Prime Rib vs Ribeye – What’s the Difference Between Them?

Your word of the day is, “nomenclature.” It’s a big, fancy word that essentially means, “big, fancy words.” The specific words related to a topic are its nomenclature.

So, for beef fans, nomenclature would include tenderloin, short rib, and brisket.

There are so many names to keep straight, that it can be a bit intimidating. Even knowing the names might not always leave you confident which cut is which, or which one you want to take home for your grill.

It must be something like what a surgeon goes through, having to learn all the names of the organs and muscles.

Close up of a prime rib resting on butcher paper, with some rosemary and peppercorns around itIn this article, we will take a close look at two cuts that are commonly confused, and look at the similarities and differences in our face off of Prime Rib vs Ribeye.

The names are similar, but the cuts are quite distinct. We will locate them on the carcass, discuss ways to cook them, and situations in which you might serve each cut.

This is sure to be a tasty article, so let’s get started!

Where Do Prime Rib and Ribeye Come From?

As we’ve already established, these are both beef cuts. The word ‘rib’ is in both names, and that’s our clue that they both come from the Rib primal of the cow. (For more on primal cuts, check out our complete guide to every cut of beef and how to cook them.)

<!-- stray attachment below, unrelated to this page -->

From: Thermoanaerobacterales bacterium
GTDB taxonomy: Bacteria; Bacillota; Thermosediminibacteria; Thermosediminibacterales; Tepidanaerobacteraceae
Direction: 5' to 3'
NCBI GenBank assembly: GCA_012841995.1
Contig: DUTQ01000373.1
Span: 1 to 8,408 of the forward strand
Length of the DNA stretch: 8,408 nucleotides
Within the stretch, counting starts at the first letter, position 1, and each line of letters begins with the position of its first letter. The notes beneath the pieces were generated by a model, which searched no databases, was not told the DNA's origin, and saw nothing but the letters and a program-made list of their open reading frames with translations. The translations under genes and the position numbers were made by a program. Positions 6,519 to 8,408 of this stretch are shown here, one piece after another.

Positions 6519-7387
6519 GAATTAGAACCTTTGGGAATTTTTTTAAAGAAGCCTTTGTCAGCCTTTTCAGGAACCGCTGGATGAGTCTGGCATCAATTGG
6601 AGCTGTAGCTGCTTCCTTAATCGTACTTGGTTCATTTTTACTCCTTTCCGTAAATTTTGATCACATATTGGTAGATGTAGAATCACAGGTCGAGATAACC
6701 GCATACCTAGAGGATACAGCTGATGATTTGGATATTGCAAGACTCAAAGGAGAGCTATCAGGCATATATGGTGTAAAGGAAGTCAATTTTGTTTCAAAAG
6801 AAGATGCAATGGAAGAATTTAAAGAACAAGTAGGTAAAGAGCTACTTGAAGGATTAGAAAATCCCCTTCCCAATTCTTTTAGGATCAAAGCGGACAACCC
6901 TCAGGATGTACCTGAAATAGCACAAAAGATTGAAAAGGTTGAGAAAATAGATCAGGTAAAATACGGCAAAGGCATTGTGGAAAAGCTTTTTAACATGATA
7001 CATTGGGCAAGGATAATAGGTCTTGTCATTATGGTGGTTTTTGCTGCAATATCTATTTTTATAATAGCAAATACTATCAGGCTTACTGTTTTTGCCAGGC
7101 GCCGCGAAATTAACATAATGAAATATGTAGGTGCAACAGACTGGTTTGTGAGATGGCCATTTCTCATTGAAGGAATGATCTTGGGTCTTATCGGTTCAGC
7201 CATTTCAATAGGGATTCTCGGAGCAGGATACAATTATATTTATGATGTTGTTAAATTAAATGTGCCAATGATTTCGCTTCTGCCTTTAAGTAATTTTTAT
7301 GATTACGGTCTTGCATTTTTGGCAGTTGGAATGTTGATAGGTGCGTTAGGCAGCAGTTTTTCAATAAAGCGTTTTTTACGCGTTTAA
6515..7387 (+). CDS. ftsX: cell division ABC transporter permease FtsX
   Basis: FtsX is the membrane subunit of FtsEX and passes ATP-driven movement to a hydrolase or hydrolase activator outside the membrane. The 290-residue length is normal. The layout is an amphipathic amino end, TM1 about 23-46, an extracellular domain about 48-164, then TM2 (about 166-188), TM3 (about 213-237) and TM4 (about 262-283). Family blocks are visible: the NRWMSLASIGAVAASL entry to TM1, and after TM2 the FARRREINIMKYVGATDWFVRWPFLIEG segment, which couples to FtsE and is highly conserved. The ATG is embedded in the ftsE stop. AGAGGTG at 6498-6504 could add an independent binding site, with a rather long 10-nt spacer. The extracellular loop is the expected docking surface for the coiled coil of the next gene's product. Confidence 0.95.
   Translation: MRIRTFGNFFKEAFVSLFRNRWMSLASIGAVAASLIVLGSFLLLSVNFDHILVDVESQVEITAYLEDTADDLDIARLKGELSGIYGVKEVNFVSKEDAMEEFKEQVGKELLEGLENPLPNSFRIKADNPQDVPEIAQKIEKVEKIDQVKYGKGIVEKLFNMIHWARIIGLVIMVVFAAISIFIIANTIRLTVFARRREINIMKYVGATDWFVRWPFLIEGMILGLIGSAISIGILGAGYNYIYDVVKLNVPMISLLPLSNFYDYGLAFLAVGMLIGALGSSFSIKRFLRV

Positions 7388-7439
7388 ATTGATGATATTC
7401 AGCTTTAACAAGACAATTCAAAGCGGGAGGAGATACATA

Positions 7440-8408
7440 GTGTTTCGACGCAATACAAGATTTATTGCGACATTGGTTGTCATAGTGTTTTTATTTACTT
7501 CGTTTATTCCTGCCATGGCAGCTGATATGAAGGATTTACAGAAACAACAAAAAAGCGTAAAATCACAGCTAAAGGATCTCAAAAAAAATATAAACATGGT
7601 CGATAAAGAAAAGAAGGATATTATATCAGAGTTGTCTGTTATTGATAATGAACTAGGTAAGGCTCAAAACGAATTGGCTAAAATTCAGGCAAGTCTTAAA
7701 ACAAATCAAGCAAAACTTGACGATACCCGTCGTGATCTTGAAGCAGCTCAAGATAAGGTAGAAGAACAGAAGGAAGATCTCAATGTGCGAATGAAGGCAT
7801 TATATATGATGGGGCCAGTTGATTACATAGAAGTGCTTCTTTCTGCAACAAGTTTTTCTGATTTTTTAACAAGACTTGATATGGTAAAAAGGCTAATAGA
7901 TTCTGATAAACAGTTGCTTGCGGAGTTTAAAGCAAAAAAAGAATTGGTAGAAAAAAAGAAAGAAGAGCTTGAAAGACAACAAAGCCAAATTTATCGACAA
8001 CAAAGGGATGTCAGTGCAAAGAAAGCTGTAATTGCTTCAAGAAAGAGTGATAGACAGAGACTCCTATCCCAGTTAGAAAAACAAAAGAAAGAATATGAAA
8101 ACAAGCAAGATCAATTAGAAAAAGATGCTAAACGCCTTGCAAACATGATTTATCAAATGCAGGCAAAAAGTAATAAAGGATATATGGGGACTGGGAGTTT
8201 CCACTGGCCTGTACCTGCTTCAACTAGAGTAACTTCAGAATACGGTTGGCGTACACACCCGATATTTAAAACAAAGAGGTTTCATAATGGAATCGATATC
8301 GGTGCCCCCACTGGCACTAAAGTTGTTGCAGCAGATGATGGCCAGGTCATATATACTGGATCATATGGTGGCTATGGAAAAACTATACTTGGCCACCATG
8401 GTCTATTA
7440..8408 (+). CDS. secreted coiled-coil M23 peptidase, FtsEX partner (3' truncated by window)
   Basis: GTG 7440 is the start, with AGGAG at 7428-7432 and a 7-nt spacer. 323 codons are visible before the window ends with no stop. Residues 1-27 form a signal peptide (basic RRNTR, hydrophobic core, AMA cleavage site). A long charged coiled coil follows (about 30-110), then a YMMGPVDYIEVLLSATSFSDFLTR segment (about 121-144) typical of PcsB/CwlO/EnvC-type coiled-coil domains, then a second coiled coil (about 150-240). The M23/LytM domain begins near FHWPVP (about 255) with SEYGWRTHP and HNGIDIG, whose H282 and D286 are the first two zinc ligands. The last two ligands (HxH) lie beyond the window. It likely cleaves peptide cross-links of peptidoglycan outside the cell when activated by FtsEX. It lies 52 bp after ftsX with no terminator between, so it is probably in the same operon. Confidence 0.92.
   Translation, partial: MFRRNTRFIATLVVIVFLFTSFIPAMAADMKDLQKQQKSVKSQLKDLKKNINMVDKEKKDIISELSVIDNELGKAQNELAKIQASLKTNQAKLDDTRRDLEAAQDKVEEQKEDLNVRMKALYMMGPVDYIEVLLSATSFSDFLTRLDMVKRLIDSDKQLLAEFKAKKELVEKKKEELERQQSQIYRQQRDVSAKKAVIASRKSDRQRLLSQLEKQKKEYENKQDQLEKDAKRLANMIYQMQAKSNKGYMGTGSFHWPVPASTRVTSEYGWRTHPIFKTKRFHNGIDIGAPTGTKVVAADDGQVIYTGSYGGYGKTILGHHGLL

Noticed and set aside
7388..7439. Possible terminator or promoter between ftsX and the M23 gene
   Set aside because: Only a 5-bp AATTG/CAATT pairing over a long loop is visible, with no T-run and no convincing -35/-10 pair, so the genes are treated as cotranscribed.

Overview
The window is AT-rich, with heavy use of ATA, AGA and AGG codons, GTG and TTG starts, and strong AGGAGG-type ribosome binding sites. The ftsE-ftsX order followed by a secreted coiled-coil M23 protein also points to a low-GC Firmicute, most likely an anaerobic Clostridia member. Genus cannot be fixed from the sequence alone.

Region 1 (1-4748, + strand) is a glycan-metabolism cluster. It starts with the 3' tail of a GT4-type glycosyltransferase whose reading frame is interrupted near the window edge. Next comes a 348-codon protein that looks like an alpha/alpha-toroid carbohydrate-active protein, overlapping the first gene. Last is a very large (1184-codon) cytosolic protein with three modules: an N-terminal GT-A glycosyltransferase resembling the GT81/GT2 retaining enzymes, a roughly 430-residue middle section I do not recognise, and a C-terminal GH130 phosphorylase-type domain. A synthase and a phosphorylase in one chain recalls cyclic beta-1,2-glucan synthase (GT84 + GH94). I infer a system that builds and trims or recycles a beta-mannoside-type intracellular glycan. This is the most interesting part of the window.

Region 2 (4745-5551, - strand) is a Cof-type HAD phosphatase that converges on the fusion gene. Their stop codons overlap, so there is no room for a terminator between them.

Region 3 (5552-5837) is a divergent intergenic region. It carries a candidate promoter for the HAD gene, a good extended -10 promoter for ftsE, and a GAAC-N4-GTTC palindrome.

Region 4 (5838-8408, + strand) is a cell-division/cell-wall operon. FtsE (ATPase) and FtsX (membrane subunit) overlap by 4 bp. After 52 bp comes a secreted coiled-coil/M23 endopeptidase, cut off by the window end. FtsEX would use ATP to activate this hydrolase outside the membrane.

Prime rib and ribeye are both cut from the back ribs, further adding to the confusion.

What Is Prime Rib?

Prime rib is cut from the Rib Roast after the roast is cooked. The roast comes either bone-in or boneless, but many people prefer the bone-in for added flavor.

Once the Rib Roast is cooked, it can be sliced and served. This is the typical Prime Rib found at a restaurant carving station.

Prime rib can also be served as a steak. The bone is still attached to the steak, typically all the way to one side of the cut, making it easy to remove or cut around.

A Note on the Term “Prime”

Just because it’s called “Prime rib,” that doesn’t mean it’s a prime cut. Confused?

If you live in the United States, you’re probably aware that the USDA grades meat. ‘Prime’ is the designation given to the very best cuts. So, a prime rib doesn’t necessarily have a prime rating.

Remember when you pick up a pack of ‘prime rib,’ you still need to check for the USDA grading to know the quality. (You could, in fact, have prime prime rib from the rib primal. Did no one think this through ahead of time?)

What Is Ribeye?

It’s pretty much the same meat as prime rib, but it’s cut differently. It, too, is cut from the rib roast, but the bone is removed before cooking.

Because of the way the ribeye is cut from the roast, the missing bone leaves an oval hole; this is where “ribeye” gets its name.

Like prime rib, ribeye might be cooked and served as a roast, or cooked and cut into steaks.

A ribeye steak is tender, and easy to cut, and may be very large; ribeyes can top 20 oz. A ribeye roast is also very juicy and is excellent for carving off smaller pieces.

Prime Rib Vs Ribeye: Why Choose One Over the Other?

If they’re essentially the same cut, what should be the deciding factor when it’s time to go shopping? There are a few factors to consider: